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Different Ways of Writing & Interpreting The Bible

We discussed previously the different time units and expressions that the Holy Bible used in general and that Moses used in particular. We assumed that if Moses decided to re-write the Book of Genesis, which expressions he would use, and whether he would use the same expressions or change them to comply with the givens of the age, which we live in. We also explained that the five books of Moses were all historical and law giving books and they have to be dealt with literally. Why should we then exclude the story of creation and deal with it in a symbolic way against the will of the divine inspiration?

Now, I would like to discuss the danger in the symbolic interpretation of what is meant to be literal in the Holy Bible.

Those who claim that the day of creation could be millions of years and not an ordinary 24-hour day, based on the idea that ‘the day with the Lord is one thousand years and one thousand years is like one day’ (Psalm 90:4, 2 Peter 3:8), can get us into many troubles. The following questions then dictate themselves on us:

  • Is the first chapter of the Book of Genesis written in a symbolic style?
  • Are some people trying to explain the Book of Genesis in a symbolic style to be compatible with some scientific theories?
  • Is the Book of Genesis written in a historical style with the exception of the word “day – Yom” that has a symbolic meaning?
  • According to the answers of these questions, how could we differentiate between what is symbolic and what is real?

To understand the nature of these questions, and the extent of the danger of the symbolic interpretation of the word “day”, we will give some biblical examples with fake, hypothetical, scientific and theological explanations to them, and see how much these explanations go well with the biblical teachings and the orthodox dogmas. The examples we will use are:

  • The three days that Jesus Christ spent in the tomb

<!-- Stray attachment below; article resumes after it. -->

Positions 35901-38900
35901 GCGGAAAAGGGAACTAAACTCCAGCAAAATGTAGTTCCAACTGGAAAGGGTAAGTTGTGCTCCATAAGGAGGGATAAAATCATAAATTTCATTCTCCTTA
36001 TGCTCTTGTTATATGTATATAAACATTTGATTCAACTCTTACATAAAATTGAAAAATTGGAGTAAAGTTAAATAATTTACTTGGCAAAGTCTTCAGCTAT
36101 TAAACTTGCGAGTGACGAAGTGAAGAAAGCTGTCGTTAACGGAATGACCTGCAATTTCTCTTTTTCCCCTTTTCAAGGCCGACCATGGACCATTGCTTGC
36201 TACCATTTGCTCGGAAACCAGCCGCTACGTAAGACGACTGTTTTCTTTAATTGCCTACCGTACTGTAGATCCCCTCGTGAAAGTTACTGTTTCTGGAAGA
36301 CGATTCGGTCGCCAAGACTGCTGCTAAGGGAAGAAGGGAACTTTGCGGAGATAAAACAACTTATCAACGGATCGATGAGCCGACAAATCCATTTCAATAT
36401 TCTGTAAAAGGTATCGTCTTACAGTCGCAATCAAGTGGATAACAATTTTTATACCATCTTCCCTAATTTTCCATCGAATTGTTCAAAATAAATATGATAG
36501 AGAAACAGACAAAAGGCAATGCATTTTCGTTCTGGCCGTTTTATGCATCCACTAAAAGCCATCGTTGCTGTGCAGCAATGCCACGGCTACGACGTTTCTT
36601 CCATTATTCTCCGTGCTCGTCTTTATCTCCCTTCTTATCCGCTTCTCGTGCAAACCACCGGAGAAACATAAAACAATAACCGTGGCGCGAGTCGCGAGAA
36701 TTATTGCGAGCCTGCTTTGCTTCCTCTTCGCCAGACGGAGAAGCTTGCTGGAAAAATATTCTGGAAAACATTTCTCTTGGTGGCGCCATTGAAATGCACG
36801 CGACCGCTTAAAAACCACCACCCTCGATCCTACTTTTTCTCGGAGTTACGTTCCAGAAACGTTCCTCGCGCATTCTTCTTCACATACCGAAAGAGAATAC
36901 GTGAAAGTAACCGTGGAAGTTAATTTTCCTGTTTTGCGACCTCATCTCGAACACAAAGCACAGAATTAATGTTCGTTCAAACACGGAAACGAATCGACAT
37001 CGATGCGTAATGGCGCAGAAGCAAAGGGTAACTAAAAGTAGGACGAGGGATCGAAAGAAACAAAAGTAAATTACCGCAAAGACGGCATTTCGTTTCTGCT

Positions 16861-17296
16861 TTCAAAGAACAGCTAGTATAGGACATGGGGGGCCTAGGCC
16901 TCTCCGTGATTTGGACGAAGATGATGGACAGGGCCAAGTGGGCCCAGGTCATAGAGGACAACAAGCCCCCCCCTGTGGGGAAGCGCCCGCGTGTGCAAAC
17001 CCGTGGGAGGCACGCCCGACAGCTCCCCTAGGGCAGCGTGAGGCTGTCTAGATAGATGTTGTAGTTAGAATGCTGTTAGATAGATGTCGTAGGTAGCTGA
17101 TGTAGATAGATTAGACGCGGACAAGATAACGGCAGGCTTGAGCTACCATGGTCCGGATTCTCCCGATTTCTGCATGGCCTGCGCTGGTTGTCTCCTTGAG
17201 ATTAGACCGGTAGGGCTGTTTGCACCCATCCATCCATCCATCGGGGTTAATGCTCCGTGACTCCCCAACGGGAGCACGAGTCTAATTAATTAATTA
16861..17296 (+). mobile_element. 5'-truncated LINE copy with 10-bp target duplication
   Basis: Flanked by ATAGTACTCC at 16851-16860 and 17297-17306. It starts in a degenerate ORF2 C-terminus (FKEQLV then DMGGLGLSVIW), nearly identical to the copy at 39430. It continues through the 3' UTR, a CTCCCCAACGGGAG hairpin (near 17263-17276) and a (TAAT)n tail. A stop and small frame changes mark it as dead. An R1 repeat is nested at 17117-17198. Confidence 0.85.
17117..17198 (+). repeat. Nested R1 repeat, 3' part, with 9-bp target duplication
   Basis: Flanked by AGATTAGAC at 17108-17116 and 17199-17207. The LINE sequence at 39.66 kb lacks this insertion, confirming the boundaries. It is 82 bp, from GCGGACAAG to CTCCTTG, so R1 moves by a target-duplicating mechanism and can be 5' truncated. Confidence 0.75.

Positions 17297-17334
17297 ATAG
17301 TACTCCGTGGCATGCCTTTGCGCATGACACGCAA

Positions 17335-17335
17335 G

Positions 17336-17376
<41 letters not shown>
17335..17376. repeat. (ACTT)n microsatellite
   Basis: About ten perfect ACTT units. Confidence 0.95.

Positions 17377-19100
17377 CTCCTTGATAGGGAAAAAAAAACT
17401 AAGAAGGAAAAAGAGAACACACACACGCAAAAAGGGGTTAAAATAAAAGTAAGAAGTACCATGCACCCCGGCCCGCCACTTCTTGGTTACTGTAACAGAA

• The issue of opening the paradise
  • The three days that Jonah spent in the belly of the whale.

Jesus Christ Has Not Risen Yet

A family tomb was discovered recently between Jerusalem and Bethlehem. They claim that they found in it the bones of “Joshua Son of Yosofos” (Jesus Christ), the bones of “Maria” (Saint Mary) and the bones of “Matthai” (one of Saint Mary’s relatives) together with the bones of many other relatives of the Holy Family [1] .

Parallel to the Evolution Theory, someone may attempt to explain the findings of the alleged bones of Jesus Christ in the following manner: When Jesus Christ said; “Thus it is written, and thus it was necessary for the Christ to suffer and to rise from the dead the third day Luke 24:46, He did not mean three ordinary days. Instead, He meant “three eras” because the day with God is as 1000 years and 1000 years is as a day, the alleged bones of Jesus will arise from death on the third day and the day could be millions of years. Does this explanation befit our Christian belief? Should we defy this “historical theory” or defy the authenticity of the Holy Bible and claim that this theory has been scientifically proven?

The Paradise Is Not Open Yet

Jesus said to the thief on the cross “Today you will be with me in paradise”. Did He mean ‘today’ literally or did he mean the day with God is as 1000 years and 1000 years is as a day and that day could be millions of years? Thence, the thief has not entered paradise yet because the paradise has not been opened yet. Does this go well with our dogmas?


It is amazing how we believe that Jonah the Prophet stayed in the belly of the whale for three days and three nights, although there was no witness to this story except Jonah himself and the reference that Jesus Christ made to this story. Despite Jonah not seeing any daylight in the dark belly of the whale nor having a watch to know the time, we simply believe it because God inspires the Holy Bible. On the other hand, we find it hard to believe that the day of creation is a normal day even though God the Creator and the Author wrote it Himself.